Alcoa (NYSE:AA) and the Government of Québec have reached an agreement to improve the competitiveness of Alcoa’s three smelters in Québec, securing approximately 3,000 jobs. Under the agreement, Hydro-Québec will renew Alcoa’s power supply contracts for the Becancour and Deschambault facilities until 2030 and for the Baie-Comeau plant through 2036. The agreement enables Alcoa to proceed with $250 million of planned investments at the smelters over the next five years to further improve their competitiveness. As part of that investment, Alcoa will increase production of aluminum used for auto manufacturing and reduce production of commodity-grade aluminum at the Baie-Comeau casthouse to capture demand from automakers as they turn to aluminum for more fuel-efficient vehicles. According to automakers, aluminum body sheet content in North American vehicles is expected to quadruple by 2015 and increase tenfold by 2025, from 2012 levels. “These actions support our strategy to lower the cost base of our upstream businesses while capturing demand for higher-margin, value-add products,” said Bob Wilt, president of Alcoa Global Primary Products. “The agreement will help Alcoa achieve its goal of moving down the global aluminum cost curve, and the casthouse optimization will help meet growing demand for aluminum in the North American auto market.” In addition to the planned investments, Alcoa has agreed to support the government’s electric transportation strategy by considering the Baie-Comeau facility as a potential source of aluminum for emerging technology applications, including aluminum-air batteries. Alcoa recently entered into a joint development agreement with clean technology company, Phinergy, to further develop its battery, which can be used in electric vehicles and runs on air and aluminum. Alcoa will also provide financial support and lend technical expertise to government-led programs focused on lightweighting vehicles with aluminum. The previously planned modernization of the Baie-Comeau facility, through which Alcoa would have constructed a new potline to replace the two Söderberg potlines it closed last year, is not included in this agreement and will no longer be pursued.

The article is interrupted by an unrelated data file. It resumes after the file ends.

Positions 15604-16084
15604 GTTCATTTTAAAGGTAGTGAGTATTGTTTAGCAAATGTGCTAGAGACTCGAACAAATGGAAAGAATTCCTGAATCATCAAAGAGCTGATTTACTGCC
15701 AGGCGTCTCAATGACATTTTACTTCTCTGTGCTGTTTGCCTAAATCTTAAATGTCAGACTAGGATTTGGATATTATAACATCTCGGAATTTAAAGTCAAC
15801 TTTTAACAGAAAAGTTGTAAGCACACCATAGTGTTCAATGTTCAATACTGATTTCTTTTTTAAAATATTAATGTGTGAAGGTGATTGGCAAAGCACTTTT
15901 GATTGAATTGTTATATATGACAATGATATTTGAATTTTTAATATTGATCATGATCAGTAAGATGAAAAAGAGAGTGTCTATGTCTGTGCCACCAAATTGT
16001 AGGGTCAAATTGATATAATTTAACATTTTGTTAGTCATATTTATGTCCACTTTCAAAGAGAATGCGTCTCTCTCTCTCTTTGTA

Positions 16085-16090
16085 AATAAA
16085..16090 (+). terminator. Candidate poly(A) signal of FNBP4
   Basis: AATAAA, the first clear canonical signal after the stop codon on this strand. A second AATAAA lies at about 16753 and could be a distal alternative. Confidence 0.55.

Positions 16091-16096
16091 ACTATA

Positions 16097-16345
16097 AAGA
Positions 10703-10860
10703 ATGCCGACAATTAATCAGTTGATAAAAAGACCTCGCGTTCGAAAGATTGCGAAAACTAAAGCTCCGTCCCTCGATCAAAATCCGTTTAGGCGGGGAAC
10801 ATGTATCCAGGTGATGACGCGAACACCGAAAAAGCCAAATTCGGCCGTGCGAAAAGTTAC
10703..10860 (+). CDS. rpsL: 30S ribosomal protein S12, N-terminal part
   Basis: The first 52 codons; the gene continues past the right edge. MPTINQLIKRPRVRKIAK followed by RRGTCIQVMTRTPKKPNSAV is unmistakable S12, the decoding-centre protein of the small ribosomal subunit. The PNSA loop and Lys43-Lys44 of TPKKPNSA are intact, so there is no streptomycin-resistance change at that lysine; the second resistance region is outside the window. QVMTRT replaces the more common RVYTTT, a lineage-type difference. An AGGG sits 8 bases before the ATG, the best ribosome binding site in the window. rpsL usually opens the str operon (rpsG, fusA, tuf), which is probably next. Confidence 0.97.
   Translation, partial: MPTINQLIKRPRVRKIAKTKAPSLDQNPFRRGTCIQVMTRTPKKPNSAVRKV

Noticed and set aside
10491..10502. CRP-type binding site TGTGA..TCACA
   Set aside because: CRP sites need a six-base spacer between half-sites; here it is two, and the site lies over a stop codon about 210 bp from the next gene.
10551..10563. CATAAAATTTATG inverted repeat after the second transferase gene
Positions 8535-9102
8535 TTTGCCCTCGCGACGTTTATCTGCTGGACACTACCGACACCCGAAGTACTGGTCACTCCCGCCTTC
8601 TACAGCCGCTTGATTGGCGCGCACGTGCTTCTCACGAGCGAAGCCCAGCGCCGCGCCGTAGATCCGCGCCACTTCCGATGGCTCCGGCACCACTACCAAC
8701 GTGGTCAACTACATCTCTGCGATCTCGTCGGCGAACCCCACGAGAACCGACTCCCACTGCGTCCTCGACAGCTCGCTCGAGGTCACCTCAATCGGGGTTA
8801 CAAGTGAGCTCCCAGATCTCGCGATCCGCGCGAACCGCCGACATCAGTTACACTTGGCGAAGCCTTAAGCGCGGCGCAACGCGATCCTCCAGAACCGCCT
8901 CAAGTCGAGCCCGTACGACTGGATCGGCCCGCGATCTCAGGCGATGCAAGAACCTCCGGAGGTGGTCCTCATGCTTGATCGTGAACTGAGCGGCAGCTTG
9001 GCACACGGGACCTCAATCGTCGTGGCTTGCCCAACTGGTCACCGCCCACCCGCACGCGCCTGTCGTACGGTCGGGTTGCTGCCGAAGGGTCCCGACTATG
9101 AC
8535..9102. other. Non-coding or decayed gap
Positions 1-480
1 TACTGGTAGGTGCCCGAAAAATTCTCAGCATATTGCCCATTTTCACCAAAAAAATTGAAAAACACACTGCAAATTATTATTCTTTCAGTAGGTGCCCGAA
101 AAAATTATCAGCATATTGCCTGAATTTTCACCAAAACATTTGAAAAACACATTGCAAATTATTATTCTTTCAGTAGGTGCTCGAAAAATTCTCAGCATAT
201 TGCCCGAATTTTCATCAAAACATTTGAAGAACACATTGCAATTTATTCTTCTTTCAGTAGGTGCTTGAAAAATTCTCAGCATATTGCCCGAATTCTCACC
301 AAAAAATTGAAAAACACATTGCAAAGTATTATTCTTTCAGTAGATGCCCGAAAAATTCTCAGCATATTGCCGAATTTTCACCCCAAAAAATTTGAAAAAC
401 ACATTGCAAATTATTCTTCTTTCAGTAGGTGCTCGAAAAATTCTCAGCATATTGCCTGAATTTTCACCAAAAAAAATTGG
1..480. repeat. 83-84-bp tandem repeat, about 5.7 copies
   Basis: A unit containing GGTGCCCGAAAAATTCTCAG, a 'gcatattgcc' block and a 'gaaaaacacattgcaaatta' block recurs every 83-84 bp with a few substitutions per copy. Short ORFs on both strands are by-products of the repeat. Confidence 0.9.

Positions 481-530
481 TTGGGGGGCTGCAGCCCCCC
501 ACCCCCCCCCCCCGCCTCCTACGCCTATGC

“This agreement marks a new start for our Québec smelters and we applaud the Premier and her team for their vision and commitment to Alcoa, our employees and community stakeholders,” said Martin Brière, President of Alcoa Canada Global Primary Products. “Alcoa’s facilities in Québec can now concentrate on meeting growing global demand for aluminum and continuing to provide important economic benefits to the region.”About Alcoa in Canada In Québec, Alcoa Canada Global Primary Products (GPP Canada) is composed of the Bécancour (ABI), Baie-Comeau and Deschambault smelters, as well as the Bécancour Rod Plant. These four plants have an annual production capacity of almost one million metric tons of ingots, castings, billets and aluminum rods. Alcoa has approximately 3,000 employees in Québec and its activities generate more than $1.5 billion in economic impact annually in the province. More information is available at www.alcoa.com/canada. About Alcoa A global leader in lightweight metals engineering and manufacturing, Alcoa innovates multi-material solutions that advance our world. Our technologies enhance transportation, from automotive and commercial transport to air and space travel, and improve industrial and consumer electronics products. We enable smart buildings, sustainable food and beverage packaging, high-performance defense vehicles across air, land and sea, deeper oil and gas drilling and more efficient power generation. We pioneered the aluminum industry over 125 years ago, and today, our 60,000 people in 30 countries deliver value-add products made of titanium, nickel and aluminum, and produce best-in-class bauxite, alumina and primary aluminum products. For more information, visit www.alcoa.com, follow @Alcoa on Twitter at www.twitter.com/Alcoa and follow us on Facebook at www.facebook.com/Alcoa. Forward-Looking Statements This release contains statements that relate to future events and expectations and as such constitute forward-looking statements within the meaning of the Private Securities Litigation Reform Act of 1995. Forward-looking statements include those containing such words as “anticipate,” “estimate,” “expect,” “goal,” “plan,” “will,” or other words of similar meaning. All statements that reflect Alcoa’s expectations, assumptions or projections about the future other than statements of historical fact are forward-looking statements, including, without limitation, forecasts concerning demand growth for aluminum or other trend projections, targeted financial results or operating performance, and statements about Alcoa’s strategies, outlook, and business and financial prospects. Forward-looking statements are subject to a number of known and unknown risks, uncertainties, and other factors and are not guarantees of future performance. Important factors that could cause actual results to differ materially from those expressed or implied in the forward-looking statements include: (a) material adverse changes in aluminum industry conditions, including global supply and demand conditions and fluctuations in London Metal Exchange-based prices and premiums, as applicable, for primary aluminum, alumina, and other products, and fluctuations in indexed-based and spot prices for alumina; (b) deterioration in global economic and financial market conditions generally; (c) unfavorable changes in the markets served by Alcoa; (d) Alcoa’s inability to successfully realize the goals established in each of its four business segments, at the levels or by the dates targeted for such goals (including moving its alumina refining and aluminum smelting businesses down on the industry cost curves and increasing revenues and improving margins in its Global Rolled Products and Engineered Products and Solutions segments); (e) Alcoa’s inability to successfully capture demand for higher-margin, value-add products, whether due to market conditions, changes in regulatory requirements, a failure to successfully implement technologies, or other factors; and (f) the other risk factors discussed in Part I, Item 1A of Alcoa’s Form 10-K for the year ended December 31, 2013, as well as other reports filed with the Securities and Exchange Commission. Alcoa disclaims any intention or obligation to update publicly any forward-looking statements, whether in response to new information, future events or otherwise, except as required by applicable law.